Ok Tedi pollution slammed

Issue 

Ok Tedi pollution slammed

By Norm Dixon

The BHP-controlled Ok Tedi gold and copper mine in Papua New Guinea's Western Province has been found guilty of seriously polluting the Ok Tedi and Fly rivers through its disregard for environmental safeguards.

The ruling was made by the Amsterdam-based International Water Tribunal (IWT). The PNG government was criticised for encouraging the mining giant's activities.

The Times of PNG reported on February 27 that the IWT, an independent body set up to settle disputes over fresh water resources, found that the mine's waste disposal practices were responsible for the pollution. The body was acting on a complaint laid by the Wau (PNG) Ecology Institute.

An IWT jury found that Ok Tedi Mining Limited (OTML) does not have a satisfactory disposal system. This results in the discharge of large quantities of toxic tailings and waste water and the dumping of tonnes of waste rock into the two rivers. As many as 30,000 people rely on these rivers for their livelihoods.

The dumping has caused a build-up of silt on the riverbed which causes flooding of plantations and food gardens. The disruption of the river ecosystem threatens the fish on which villagers rely for food. Boat transportation has also been disrupted.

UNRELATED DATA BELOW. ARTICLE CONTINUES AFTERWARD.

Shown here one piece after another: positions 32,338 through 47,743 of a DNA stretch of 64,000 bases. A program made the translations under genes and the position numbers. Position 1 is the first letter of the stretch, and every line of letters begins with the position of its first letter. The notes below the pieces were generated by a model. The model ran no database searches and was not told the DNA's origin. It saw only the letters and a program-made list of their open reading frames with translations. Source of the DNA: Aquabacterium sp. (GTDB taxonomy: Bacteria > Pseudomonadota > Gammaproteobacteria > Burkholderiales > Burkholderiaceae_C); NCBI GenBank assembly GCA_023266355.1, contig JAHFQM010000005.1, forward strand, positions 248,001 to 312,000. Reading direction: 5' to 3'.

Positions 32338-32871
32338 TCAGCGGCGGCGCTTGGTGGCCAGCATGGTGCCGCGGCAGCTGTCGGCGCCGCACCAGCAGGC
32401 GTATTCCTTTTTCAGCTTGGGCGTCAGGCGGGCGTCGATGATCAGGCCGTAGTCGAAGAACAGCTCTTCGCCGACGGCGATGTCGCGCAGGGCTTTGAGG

The IWT accused OTML of using its foreign exchange earning power to blackmail the government into allowing the discharge of waste at levels above the limits set out in environmental laws.

The tribunal called on the company at least to meet the environmental standards that apply in its home countries. As well as Australian-owned BHP, OTML's shareholders include the German government, German-owned Metalgesellschaft and Amoco, the US oil company.

Ok Tedi management claims that the cost of the construction of a tailings dam would make the mine uneconomic, and the PNG government has accepted this. The IWT said that if this is really the case, then the overall cost of the mine in environmental damage and effects on people's health far outweighs the mine's benefits, and it should phased out.

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